Icy Traffic Jam On Lake Superior Has 18 Ships Stuck
Huge ice chunks stacked some 8 feet deep on Lake Superior have left 18 freighters stuck. The U.S. and Canadian Coast Guards have gotten involved, sending Canadian icebreakers and American vessels to help the ships break free from Whitefish Bay.
Mark Gill, director of Vessel Traffic Services for the U.S. Coast Guard at Ste. Saint Marie, Mich., told NPR's Melissa Block that the ice has created a traffic jam on the water. "Imagine an interstate highway where you've got a north- and a southbound lane," Gill said. "And there's a bridge that passes over a waterway, and that bridge is out, so traffic going north, traffic going south, can't move until that bridge is repaired — that's kind of what we're up against here."
Gill says weather is partly to blame. "Two weeks ago in Lake Superior, the lake was roughly 75 percent covered in ice," said Gill. "[With] warmer temperatures, that ice has begun to break free from the shoreline, and then we had a wind event last week where the westerly winds took all of that free-floating ice and has packed it into the eastern end of Lake Superior."
That ice has gotten packed pretty densely. "Whitefish Bay is 100 percent covered with ice that is 3 feet thick," said Gill. "The ice in Lake Superior has pressed up against this firm ice edge in Whitefish Bay and has started to roll up on itself, and it's created a roughly 35-square-mile field of ice. Some of the chunks that have come out of Lake Superior are pickup truck-sized. And those chunks that are that size are stacked on top of each other, they've reached a thickness of 8 feet."
Gill says as a result, six eastbound ships and 12 westbound ships, carrying mostly iron ore and coal, are blocked. "They're waiting in a holding pattern while we clear a path to get them through this field of ice." So far, two of those ships have started to make their way out of the ice with the help of a Canadian coast guard ship. A Canadian "arctic breaker" has been brought down to join the effort as well.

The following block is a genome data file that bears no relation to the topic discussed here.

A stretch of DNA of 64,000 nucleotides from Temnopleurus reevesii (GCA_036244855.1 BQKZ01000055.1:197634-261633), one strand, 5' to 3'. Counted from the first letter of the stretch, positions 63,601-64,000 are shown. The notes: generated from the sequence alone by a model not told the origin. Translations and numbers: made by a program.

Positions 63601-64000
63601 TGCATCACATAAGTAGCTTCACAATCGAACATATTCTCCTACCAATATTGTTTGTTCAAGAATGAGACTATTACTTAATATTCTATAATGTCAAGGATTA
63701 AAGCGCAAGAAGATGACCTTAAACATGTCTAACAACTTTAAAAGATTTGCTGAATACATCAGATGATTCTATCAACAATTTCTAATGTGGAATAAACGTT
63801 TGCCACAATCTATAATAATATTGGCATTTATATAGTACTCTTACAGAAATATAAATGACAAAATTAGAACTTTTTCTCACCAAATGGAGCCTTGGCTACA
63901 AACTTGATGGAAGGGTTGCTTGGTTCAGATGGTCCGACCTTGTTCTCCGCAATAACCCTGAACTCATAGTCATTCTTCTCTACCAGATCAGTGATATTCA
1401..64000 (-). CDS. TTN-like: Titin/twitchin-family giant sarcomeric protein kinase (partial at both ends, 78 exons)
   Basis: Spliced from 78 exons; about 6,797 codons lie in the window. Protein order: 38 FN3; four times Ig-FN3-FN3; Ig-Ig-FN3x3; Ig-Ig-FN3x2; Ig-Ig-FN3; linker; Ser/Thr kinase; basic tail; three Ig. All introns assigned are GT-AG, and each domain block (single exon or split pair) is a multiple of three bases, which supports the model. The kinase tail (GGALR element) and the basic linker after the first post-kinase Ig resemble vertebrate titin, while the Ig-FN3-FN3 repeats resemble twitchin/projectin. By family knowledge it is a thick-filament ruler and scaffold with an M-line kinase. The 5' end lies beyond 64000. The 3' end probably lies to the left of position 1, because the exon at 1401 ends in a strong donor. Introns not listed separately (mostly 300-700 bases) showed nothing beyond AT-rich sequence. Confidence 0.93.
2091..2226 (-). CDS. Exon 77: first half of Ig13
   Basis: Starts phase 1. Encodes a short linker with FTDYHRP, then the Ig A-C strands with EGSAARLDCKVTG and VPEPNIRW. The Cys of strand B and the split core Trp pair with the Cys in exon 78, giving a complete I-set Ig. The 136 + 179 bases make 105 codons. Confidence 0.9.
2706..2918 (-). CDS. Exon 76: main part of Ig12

Gill told NPR that the ships have to clear a path for the freighters to get out of the ice. "It's not so much a breakup," he said. "You're picking through it till you find openings, and you're kinda shoving pieces away as you make your way through. By working side to side, you open it up, so that the ships that are kind of following you into it. You're literally creating an open space, and then sliding forward, and then an open space, and sliding forward."
The work can be dangerous, says Gill. "It's very tedious," he said. "And it's risky, 'cause at night, you can't see, and so you're almost at the behest of Mother Nature there as she blows her winds on it. Some of the pieces are jagged. One of the ships took a hole in one of its ballast tanks."
But Gill says for the most part, all parties involved have managed to keep their calm through the entire ordeal. "Time is money for these vessels, so they want to know when they're moving. Generally, it's calm, cool, and collected," he said. "Occasionally people's frustration gets the better of them and they get some flare-ups. But for the most part, it's civil."
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